Photo: Kanina Holmes

Award-winning Ottawa-based journalist Matthew Pearson will join the School of Journalism and Communication at Carleton University as an Assistant Professor with the Journalism program on July 1.

Pearson is a graduate of Carleton’s Master of Journalism program and spent a decade at the Ottawa Citizen, climbing the ranks from apprentice to summer intern to staff reporter and finally, to Ottawa City Hall correspondent.

He built a solid reputation as a compassionate, articulate storyteller whose wide-ranging coverage probed the depths of adult literacy, teen suicide, labour unrest, gender identity, homelessness, and post-traumatic stress disorder. For his series, Walk the Line, Pearson documented on foot the entire length of Ottawa’s 12.5-kilometre Confederation Light-Rail Transit line, piecing together a living history of the city’s largest modern-day construction project. Dear Paul, his final piece for the Citizen, was a poignant exploration of the letters and notes former Ottawa Centre MP Paul Dewar and his family received in the months following Dewar’s brain-cancer diagnosis.

Matthew comes up the Scott Street bridge with the Bayview Station in sight below to the left, leaving downtown and Parliament Hill in the rearview. Walking the LRT line with Matthew Pearson. Julie Oliver/Postmedia

As the 2017 Michener-Deacon Fellow for Journalism Education, Pearson carved a niche as a researcher by pursuing a new and developing aspect of journalism pedagogy intended to teach students how to cover traumatic incidents and report on people who have experienced trauma. He has presented this innovative work and led workshops on trauma-informed journalism at conferences, journalism schools, and in newsrooms across Canada. These efforts were recognized in November 2018 with an award from the International Society of Traumatic Stress Studies. Pearson intends to continue work on this research agenda in his new position on the Carleton faculty.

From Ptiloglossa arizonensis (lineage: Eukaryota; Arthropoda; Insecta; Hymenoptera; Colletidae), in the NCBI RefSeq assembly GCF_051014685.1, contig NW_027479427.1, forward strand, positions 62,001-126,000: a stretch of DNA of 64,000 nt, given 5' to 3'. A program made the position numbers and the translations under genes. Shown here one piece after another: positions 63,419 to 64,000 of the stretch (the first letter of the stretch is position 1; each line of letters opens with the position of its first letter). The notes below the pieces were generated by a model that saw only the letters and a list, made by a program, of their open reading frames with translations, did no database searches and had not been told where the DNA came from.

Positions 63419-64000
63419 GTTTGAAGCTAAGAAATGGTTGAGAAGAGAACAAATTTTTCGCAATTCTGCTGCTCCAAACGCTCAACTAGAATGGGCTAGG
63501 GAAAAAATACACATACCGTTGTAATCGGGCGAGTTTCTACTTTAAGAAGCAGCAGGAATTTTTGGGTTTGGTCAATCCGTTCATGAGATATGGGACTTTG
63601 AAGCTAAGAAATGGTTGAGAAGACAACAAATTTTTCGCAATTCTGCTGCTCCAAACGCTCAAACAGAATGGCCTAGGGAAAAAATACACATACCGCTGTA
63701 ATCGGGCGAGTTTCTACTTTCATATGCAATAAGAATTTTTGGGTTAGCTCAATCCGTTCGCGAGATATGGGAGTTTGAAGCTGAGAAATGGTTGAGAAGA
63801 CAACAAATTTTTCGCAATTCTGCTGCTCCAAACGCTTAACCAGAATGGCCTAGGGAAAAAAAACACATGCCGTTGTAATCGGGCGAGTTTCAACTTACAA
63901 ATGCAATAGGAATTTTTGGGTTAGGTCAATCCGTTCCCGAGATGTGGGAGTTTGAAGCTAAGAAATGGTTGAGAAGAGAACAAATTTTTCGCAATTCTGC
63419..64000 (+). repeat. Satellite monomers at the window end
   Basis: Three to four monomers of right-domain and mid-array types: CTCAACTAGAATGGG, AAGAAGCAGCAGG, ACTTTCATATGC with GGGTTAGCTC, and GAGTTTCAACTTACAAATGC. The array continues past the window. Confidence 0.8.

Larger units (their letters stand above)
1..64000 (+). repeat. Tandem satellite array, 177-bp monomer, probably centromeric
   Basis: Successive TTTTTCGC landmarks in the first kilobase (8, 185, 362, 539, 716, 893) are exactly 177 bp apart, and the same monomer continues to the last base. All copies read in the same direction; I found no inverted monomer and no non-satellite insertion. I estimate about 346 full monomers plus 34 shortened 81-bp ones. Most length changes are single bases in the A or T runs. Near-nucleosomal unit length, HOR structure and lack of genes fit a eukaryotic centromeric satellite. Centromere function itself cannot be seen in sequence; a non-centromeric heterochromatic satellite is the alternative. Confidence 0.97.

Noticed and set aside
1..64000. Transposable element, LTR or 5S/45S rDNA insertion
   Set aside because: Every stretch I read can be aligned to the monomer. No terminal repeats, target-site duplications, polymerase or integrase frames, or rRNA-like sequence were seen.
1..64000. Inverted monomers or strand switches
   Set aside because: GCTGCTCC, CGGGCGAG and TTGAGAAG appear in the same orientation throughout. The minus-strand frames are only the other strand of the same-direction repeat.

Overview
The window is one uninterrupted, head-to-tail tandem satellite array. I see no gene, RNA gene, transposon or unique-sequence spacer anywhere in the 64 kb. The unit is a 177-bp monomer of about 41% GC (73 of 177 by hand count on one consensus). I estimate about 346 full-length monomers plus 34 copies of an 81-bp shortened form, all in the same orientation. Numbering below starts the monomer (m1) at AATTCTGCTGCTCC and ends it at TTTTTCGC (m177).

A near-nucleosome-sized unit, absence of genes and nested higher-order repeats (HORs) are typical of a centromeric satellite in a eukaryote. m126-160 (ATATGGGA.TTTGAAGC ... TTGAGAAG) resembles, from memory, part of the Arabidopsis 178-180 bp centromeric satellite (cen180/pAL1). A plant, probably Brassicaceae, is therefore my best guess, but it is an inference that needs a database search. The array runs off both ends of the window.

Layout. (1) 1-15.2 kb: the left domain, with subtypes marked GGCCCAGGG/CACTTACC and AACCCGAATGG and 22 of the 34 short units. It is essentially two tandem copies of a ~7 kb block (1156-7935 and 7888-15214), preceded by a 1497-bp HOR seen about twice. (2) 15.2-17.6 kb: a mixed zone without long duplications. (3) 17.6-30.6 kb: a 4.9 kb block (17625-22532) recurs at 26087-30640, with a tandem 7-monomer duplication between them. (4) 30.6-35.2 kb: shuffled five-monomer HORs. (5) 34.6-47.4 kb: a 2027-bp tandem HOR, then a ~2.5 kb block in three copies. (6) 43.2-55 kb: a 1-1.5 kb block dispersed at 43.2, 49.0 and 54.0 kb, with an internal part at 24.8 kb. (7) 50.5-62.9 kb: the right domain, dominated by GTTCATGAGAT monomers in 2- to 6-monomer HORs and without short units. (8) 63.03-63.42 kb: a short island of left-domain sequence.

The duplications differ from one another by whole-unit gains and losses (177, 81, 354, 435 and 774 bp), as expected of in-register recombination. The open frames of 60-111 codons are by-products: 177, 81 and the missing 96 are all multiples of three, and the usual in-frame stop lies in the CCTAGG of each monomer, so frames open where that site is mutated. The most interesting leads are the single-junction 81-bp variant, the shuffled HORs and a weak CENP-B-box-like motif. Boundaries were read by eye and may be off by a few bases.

“Carleton’s School of Journalism and Communication has been hugely supportive of my efforts to promote trauma-informed journalism. I am pleased this appointment will allow that research agenda to thrive at a moment in time when journalists and journalists-in-training would greatly benefit from a deeper understanding of the effects of trauma on the people we report on, as well as ourselves,” Pearson said.

After leaving the Citizen in 2018, Pearson produced The Mamas and the Papas, a feature-length documentary for CBC Radio’s The Sunday Edition. The first-person story recounted Pearson’s adventure in co-parenting children with his partner and another queer couple who live across the street. He later joined CBC Radio full-time, working as an associate producer with Ottawa Morning and The House, the network’s flagship political affairs program.

Pearson’s 20-year journalism career began at Western University’s student newspaper The Gazette. He later worked at a weekly newspaper in Smithers, British Columbia and the Times Colonist newspaper in Victoria, B.C. His freelance work has appeared in The Globe and Mail, National Post, Vancouver Sun, the London Free Press, and The Tyee.

“Carleton gave me the foundation I needed to build the kind of career I’d always wanted,” Pearson said. “I am thrilled to have the chance now to support future generations of students as they launch their own careers in this fast-paced, ever-changing industry.”

Thursday, May 28, 2020 in , ,
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